• Editor’s note: The Garden Island sat down with all 14 candidates running for seats on the Kaua‘i County Council. Profiles will run in no particular order throughout the month of October leading up to the election.
KAHILI — “I think everyone in that council has a good heart, but at this time it’s not enough,” said Billy DeCosta, a candidate for one of seven available seats.
”We need people who can take the bull by the horns, and take the donkey by the strap and saddle and make stuff happen,” said DeCosta, 55, of ‘Oma‘o.
While driving into Kahili Ridge, DeCosta pointed out a natural food source found right on his ranch.
“There are prawns in this stream, and we only take what we need to enjoy what we eat,” DeCosta said. “I truly believe in conserving resources and not over-harvesting.”
DeCosta grew up on the Robinson family plantation.
“We lived simple. We hunted, we fished, we bartered a lot with the meat that we caught with our neighbors for vegetables,” DeCosta said. “I think we lost that today, and I think if we can bring that back it’s a sign of resiliency. It’s a sign when things like the COVID-19 happen we can lean on each other as neighbors.”
As far as farming, DeCosta figured out later in life that farm to table is the way to go.
DeCosta’s main focuses
DeCosta’s platform includes food security, creating a diverse agricultural economy, grow livestock, keep products in the state, lower property taxes for local people, and create a highly-skilled program set to the county where the community can integrate summer learning instead of summer fun.
DeCosta would like to find a way to get property from the private sector or the state to create an off-the-grid farming community where houseless individuals can build their self-confidence and stay off the streets.
“I think farming happens when you are being raised in a farm community or farming atmosphere, “ DeCosta said. “I think that’s our No. 1 problem. Farming is getting the kids out to the farms like today, having them experience it when they are little and having it ingrained in them that they feel passionate about it.”
DeCosta, a former teacher at Waimea High School, previously worked with a unit of special-needs kids and those who dealt with substance abuse, teaching job skills to help build their self-esteem.
“I brought them from self-worth at the lowest level to building county picnic tables and implementing it into our county parks with Bryan Baptiste before he passed away,” DeCosta said. “The kids felt empowered.”
For the past 10 years, DeCosta has been passionate about environmental education at the Koke‘e Discovery Center. Before the pandemic, public schools would be invited to take field trips up to Koke‘e to visit “Uncle Billy” and learn about the endangered species while building relationships with their classmates.
DeCosta said his mission is to bring a group of students up to Koke‘e and inspire them to become stewards of their ‘aina and return to their classroom as a cohesive group that now cares about their island and their classmates.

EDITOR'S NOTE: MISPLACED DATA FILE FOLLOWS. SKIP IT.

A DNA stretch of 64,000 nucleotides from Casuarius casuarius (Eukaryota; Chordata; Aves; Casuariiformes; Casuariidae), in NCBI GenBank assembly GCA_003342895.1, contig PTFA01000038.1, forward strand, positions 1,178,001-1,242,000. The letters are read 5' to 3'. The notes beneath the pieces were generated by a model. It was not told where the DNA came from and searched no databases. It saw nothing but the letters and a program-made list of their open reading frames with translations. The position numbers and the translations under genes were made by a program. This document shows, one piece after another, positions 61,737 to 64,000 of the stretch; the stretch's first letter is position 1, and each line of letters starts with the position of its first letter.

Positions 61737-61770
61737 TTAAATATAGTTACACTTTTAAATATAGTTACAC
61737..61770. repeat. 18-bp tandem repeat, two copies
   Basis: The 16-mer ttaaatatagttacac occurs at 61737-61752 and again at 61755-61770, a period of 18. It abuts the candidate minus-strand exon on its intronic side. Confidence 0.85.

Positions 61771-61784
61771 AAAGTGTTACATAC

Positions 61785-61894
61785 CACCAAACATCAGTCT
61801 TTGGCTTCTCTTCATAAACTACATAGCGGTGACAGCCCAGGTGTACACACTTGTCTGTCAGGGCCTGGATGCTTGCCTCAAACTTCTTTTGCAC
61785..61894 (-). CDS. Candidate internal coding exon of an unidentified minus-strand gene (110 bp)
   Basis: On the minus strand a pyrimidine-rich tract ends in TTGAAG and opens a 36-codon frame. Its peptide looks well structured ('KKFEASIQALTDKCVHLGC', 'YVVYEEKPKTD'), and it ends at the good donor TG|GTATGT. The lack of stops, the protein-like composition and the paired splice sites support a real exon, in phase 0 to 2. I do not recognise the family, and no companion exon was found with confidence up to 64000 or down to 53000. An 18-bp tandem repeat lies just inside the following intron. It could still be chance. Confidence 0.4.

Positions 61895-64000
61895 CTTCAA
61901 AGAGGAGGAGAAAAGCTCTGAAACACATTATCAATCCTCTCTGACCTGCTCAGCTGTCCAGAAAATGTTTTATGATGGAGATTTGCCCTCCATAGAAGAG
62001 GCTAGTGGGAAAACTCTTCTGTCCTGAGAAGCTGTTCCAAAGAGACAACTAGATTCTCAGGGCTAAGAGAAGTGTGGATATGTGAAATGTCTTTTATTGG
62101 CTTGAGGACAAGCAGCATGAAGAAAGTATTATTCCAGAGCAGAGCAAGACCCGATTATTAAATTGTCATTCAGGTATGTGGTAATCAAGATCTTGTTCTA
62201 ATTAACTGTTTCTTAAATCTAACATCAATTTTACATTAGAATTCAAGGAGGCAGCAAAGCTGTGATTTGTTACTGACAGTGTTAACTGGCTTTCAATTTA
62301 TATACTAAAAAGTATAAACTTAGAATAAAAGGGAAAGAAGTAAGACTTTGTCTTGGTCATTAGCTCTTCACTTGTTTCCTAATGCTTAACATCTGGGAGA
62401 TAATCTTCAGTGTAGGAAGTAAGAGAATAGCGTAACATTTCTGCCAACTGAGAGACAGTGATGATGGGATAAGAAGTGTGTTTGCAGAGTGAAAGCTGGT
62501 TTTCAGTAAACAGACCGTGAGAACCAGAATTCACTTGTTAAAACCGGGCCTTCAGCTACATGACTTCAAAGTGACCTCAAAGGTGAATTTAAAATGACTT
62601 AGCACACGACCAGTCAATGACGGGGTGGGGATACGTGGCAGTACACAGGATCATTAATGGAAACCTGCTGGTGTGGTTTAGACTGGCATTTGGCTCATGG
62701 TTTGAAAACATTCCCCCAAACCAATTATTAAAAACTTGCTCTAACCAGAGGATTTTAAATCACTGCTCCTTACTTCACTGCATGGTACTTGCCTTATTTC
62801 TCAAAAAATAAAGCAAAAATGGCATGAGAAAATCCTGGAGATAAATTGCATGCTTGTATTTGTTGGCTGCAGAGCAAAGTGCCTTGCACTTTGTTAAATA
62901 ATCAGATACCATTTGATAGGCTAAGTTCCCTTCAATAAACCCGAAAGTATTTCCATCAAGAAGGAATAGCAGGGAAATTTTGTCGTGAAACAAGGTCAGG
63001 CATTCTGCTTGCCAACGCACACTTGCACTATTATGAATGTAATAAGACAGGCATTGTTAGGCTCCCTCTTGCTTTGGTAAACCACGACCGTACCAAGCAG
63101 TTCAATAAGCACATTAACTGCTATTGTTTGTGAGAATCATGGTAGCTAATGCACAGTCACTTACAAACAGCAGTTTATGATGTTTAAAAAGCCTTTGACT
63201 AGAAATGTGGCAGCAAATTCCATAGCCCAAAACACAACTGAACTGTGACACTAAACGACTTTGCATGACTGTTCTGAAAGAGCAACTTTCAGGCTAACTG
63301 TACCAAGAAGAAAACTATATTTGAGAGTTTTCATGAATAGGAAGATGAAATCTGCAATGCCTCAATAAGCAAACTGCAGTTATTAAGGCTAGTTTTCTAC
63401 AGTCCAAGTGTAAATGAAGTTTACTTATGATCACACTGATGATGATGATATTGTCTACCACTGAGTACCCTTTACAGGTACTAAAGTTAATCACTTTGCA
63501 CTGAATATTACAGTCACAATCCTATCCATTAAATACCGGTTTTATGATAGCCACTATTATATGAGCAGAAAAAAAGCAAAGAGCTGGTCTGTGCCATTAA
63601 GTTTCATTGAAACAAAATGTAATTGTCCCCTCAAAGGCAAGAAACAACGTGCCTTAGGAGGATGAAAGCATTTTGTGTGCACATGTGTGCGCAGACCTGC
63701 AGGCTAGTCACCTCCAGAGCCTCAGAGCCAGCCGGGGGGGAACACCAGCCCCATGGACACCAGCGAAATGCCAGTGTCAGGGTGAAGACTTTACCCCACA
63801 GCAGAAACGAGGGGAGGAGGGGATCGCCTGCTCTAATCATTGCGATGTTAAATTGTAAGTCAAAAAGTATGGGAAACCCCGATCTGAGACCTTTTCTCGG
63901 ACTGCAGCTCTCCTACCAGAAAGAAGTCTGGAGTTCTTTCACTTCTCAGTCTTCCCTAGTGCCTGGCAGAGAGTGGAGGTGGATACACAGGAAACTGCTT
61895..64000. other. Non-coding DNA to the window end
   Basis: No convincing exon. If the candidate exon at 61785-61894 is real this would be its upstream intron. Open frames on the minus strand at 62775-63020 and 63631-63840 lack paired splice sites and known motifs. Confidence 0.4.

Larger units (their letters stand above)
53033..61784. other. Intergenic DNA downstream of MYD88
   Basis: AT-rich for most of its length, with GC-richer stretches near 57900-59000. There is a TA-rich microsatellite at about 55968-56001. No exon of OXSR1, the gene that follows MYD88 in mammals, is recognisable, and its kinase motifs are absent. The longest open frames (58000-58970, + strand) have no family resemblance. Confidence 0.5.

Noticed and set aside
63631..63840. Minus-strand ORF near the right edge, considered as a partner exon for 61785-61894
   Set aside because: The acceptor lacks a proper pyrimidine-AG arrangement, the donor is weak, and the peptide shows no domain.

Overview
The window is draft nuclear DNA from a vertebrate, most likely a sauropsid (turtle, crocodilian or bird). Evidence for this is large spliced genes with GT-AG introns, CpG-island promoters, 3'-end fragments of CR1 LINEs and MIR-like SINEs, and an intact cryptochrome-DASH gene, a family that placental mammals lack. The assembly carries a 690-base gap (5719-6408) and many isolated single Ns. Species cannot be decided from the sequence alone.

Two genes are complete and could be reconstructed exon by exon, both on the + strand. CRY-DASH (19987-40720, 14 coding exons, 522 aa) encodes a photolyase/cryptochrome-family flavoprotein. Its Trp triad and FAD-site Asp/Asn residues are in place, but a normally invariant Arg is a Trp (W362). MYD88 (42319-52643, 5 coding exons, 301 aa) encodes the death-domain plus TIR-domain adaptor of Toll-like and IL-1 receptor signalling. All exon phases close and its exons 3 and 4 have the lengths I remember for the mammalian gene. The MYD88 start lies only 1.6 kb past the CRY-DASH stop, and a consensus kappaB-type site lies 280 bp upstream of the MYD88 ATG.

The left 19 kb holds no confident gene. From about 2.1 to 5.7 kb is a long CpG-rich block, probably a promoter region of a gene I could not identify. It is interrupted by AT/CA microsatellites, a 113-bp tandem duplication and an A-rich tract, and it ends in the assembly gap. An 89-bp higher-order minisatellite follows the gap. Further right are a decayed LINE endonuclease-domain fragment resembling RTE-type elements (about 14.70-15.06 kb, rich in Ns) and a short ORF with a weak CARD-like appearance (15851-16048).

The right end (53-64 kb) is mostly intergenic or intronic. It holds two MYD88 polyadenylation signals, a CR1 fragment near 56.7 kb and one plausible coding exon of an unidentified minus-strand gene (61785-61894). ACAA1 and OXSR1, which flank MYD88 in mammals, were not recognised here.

Right after teaching youth on the ranch how to feed his cattle, saddle a donkey and ride an ATV, DeCosta explains the importance of empowering the keiki.
“The best way to have children to feel self-worth is to empower them into doing something, so instead of telling Lytron how to feed the cows or how to drive the ATV, I let him feed the cows, and I let him drive the ATV,” DeCosta said. “You empower them so they feel good about themselves, and self-worth is important, and that builds resilience.”
This is DeCosta’s fourth run for council.
“My oldest son, Brock, a Kamehameha graduate, said ‘Why don’t you run again and see if you can put some of your ideas into play and make it happen so our youth has an opportunity to call Kaua‘i home again,’” DeCosta said.
DeCosta said he and his wife, Drena Kaimana DeCosta, have three sons, Brock, Braven and Bronze, who were all raised “old school.”
“My wife is the love of my life and the backbone of our family,” DeCosta said.
DeCosta believes he is a man with integrity and guts when it comes to working with others and serving his community.
“That’s who I am. I am going to bring camaraderie with the other six candidates and we going make things happen,” DeCosta said. “No matter if we have to join the state, private industries, government agencies, bring people together even if it’s out of our jurisdiction.”
If DeCosta gets elected, he wants to share his beliefs with others.
“A man or woman is not measured by what they can accomplish when they become your councilmember or your mayor, but that person is measured by what they brought to the table decades before they ran for office,” DeCosta said. “It’s not who we think we are in this lifetime, but what the youth talks about us in the next life.”
Stephanie Shinno, features, education, business, and community reporter, can be reached at 245-0424 or email@example.com.